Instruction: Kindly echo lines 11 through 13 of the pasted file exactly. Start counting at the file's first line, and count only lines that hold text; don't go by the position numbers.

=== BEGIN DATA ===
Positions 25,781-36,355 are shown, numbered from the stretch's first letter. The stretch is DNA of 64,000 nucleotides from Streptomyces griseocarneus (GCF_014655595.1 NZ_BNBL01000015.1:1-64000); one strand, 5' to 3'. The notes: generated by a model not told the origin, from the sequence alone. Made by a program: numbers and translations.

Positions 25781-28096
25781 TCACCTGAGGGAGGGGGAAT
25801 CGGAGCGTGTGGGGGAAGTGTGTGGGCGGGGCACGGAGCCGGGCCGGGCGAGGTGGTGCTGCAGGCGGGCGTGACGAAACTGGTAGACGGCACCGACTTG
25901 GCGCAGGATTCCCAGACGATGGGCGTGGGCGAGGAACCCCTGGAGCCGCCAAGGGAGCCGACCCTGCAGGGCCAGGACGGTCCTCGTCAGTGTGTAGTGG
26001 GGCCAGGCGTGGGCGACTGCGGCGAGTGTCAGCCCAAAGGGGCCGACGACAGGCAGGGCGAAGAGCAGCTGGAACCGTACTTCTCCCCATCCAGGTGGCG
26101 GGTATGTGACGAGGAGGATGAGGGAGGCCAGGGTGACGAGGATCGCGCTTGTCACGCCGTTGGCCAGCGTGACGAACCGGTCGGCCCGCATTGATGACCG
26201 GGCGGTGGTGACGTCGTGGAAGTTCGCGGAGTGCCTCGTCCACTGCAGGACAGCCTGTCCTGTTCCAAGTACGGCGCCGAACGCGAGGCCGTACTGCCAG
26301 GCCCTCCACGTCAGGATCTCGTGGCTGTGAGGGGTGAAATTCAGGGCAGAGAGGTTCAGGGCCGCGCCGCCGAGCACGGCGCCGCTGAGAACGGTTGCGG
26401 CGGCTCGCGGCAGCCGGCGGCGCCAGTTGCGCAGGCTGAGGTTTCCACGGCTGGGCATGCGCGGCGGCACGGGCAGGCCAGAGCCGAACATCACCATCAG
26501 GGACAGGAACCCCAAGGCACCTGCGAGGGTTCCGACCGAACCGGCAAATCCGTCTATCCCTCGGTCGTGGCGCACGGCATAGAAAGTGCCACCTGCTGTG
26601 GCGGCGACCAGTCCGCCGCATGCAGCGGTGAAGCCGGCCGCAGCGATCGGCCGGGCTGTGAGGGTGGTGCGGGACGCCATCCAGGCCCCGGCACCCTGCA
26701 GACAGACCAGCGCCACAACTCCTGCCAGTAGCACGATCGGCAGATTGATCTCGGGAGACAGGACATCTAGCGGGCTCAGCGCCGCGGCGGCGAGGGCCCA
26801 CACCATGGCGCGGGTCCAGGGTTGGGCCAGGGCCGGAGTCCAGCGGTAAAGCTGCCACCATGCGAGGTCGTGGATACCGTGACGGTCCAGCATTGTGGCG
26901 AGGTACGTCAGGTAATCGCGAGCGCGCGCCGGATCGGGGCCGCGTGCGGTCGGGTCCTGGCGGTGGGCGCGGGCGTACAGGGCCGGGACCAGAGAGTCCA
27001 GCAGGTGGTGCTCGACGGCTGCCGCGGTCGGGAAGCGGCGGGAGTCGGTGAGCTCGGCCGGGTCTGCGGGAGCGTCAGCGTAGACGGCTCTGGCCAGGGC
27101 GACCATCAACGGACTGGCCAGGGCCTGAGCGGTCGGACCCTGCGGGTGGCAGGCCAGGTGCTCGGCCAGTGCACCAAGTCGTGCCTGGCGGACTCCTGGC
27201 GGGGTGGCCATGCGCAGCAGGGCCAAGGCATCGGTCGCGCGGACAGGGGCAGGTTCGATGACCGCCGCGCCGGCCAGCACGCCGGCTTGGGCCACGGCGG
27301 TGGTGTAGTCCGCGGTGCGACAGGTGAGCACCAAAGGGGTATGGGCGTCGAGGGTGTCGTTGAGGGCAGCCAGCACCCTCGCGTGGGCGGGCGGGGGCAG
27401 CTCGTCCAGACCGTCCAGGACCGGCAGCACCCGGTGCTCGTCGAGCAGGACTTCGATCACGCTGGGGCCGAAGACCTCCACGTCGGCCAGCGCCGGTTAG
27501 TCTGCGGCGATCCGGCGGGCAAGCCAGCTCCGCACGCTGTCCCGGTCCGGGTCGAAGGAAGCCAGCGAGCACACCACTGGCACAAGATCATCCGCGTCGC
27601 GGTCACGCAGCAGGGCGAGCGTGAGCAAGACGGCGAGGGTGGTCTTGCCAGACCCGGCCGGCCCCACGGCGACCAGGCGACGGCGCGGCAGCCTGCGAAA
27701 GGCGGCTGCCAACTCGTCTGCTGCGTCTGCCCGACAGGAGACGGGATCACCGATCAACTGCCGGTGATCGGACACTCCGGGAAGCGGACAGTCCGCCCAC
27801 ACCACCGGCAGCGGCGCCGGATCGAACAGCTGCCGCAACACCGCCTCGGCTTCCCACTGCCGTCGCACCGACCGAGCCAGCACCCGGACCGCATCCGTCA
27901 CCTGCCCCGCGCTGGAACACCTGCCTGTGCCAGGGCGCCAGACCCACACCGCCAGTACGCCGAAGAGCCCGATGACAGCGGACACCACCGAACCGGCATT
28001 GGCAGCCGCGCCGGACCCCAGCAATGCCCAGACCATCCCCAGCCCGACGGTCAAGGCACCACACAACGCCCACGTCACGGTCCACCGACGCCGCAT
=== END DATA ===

26501 GGACAGGAACCCCAAGGCACCTGCGAGGGTTCCGACCGAACCGGCAAATCCGTCTATCCCTCGGTCGTGGCGCACGGCATAGAAAGTGCCACCTGCTGTG
26601 GCGGCGACCAGTCCGCCGCATGCAGCGGTGAAGCCGGCCGCAGCGATCGGCCGGGCTGTGAGGGTGGTGCGGGACGCCATCCAGGCCCCGGCACCCTGCA
26701 GACAGACCAGCGCCACAACTCCTGCCAGTAGCACGATCGGCAGATTGATCTCGGGAGACAGGACATCTAGCGGGCTCAGCGCCGCGGCGGCGAGGGCCCA